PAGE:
“More than half of the world’s population now lives in urban areas, and a billion of these urban dwellers reside in neighborhoods of entrenched disadvantage–neighborhoods that are characterized as slums. Slums are often seen as a debilitating and even subversive presence within society. In reality, though, it is public policies that are often at fault, not the people who live in these neighborhoods…” (adapted from Syndetics summary)
Wake up : the nine h#shtags of digital disruption / David Fagan.
“Your essential guide to the biggest revolution of the past century. David Fagan was at the forefront of this revolution as he helped take one of Australia’s largest media organisations from print to digital. In Wake Up, he explores the challenges and opportunities of the digital age from his position on the front line. He chronicles the rise of social media, online shopping, the Uber and Airbnb phenomena and the upending of traditional industries. Fagan observes the big emerging trends and examines the technologies leading this change, as the arrival of robots and artificial intelligence affects the way we live, work and play. If you haven’t been paying attention, now is the time to wake up.” (Syndetics summary)
Ghosts of the tsunami : death and life in Japan’s disaster zone / Richard Lloyd Parry.
“On March 11, 2011, a powerful earthquake sent a 120-foot-high tsunami smashing into the coast of northeast Japan. Richard Lloyd Parry, an award-winning foreign correspondent, lived through the earthquake in Tokyo and spent six years reporting from the disaster zone. He found himself drawn back again and again to a village that had suffered the greatest loss of all, a community tormented by unbearable mysteries of its own. What really happened to the local children as they waited in the schoolyard in the moments before the tsunami? Why did their teachers not evacuate them to safety? And why was the unbearable truth being so stubbornly covered up?” (Syndetics summary)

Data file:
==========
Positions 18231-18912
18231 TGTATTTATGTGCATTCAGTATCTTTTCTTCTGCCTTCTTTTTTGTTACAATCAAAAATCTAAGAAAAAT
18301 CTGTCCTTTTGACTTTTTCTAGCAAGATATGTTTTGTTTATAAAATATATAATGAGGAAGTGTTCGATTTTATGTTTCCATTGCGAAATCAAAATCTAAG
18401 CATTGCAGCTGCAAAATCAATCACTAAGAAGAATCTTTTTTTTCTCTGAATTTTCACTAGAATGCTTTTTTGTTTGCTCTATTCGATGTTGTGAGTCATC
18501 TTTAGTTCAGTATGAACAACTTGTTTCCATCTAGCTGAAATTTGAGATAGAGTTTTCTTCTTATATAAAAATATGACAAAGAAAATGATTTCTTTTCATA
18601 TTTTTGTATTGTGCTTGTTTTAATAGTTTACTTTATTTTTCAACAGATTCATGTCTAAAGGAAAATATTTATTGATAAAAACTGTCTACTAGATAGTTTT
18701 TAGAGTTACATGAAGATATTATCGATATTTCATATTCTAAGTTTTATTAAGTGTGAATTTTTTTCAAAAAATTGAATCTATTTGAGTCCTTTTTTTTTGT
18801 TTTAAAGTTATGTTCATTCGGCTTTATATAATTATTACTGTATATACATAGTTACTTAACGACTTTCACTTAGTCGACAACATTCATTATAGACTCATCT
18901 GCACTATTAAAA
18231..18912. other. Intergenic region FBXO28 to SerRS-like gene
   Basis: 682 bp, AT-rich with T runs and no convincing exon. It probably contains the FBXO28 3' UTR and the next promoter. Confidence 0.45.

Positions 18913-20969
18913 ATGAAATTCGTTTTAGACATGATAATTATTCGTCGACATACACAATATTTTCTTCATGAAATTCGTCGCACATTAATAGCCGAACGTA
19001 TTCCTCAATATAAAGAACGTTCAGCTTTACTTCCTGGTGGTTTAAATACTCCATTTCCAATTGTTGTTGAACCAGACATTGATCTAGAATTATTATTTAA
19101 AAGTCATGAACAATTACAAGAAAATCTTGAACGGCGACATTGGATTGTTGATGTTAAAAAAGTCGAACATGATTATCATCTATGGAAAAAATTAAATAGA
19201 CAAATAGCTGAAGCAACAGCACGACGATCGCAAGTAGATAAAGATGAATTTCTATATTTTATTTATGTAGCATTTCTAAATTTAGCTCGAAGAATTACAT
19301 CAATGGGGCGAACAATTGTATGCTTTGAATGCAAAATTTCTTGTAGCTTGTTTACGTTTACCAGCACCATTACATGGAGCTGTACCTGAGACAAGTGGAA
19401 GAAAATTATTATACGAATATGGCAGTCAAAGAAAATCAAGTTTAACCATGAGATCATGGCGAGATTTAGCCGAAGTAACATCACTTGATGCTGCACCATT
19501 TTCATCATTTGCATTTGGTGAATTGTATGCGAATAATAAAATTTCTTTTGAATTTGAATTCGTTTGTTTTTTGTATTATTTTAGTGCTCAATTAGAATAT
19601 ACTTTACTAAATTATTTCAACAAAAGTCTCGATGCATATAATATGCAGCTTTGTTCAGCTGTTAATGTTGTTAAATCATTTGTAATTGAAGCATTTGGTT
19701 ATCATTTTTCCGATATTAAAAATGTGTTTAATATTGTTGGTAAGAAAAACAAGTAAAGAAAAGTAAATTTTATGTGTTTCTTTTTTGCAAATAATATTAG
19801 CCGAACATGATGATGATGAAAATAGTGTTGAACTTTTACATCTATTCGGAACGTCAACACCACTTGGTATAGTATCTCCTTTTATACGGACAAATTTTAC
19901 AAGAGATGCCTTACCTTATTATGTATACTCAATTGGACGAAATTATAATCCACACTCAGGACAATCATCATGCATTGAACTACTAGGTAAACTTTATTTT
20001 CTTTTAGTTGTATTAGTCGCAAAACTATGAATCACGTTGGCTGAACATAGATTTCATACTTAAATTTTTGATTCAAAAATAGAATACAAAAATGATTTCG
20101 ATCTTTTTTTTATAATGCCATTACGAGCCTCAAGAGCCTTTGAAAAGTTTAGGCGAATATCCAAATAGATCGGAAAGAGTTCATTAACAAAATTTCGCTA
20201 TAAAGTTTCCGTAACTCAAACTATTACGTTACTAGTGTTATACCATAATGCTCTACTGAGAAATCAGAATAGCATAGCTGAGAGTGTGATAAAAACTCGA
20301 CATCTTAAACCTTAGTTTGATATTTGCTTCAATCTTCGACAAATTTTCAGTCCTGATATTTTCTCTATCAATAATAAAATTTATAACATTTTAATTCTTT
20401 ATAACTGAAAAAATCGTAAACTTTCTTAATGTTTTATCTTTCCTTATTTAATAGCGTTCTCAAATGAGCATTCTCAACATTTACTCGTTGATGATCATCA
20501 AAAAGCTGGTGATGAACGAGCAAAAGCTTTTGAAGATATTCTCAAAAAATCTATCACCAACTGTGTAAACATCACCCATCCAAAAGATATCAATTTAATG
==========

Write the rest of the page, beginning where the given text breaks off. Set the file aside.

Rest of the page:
Cuz : or, the life and times of Michael A / Danielle Allen.
“Aged 15 and living in LA, Michael Allen was arrested for a botched carjacking. He was tried as an adult and sentenced to thirteen years behind bars. After growing up in prison Michael was then released aged 26, only to be murdered three years later.
In this deeply personal yet clear-eyed memoir, Danielle Allen reconstructs her cousin’s life to try and understand how this tragedy was the end result. We become intimate with Michael’s experience, from his first steps to his first love, and with the events of his arrest, his coming of age in prison, and his attempts to make up for lost time after his release. We learn what it’s like to grow up in a city carved up by invisible gang borders; and we learn how a generation has been lost.” (adapted from Syndetics summary)
The ghost : the secret life of CIA spymaster James Jesus Angleton / Jefferson Morley.
“CIA spymaster James Jesus Angleton was one of the most powerful unelected officials in the United States government in the mid-20th century, a ghost of American power. From World War II to the Cold War, Angleton operated beyond the view of the public, Congress, and even the president. He unwittingly shared intelligence secrets with Soviet spy Kim Philby. He launched mass surveillance by opening the mail of hundreds of thousands of Americans. He abetted a scheme to aid Israel’s own nuclear efforts, disregarding U.S. security. He committed perjury and obstructed the JFK assassination investigation. He oversaw a massive spying operation on the antiwar and black nationalist movements and he initiated an obsessive search for communist moles that nearly destroyed the Agency.” (adapted from Syndetics summary)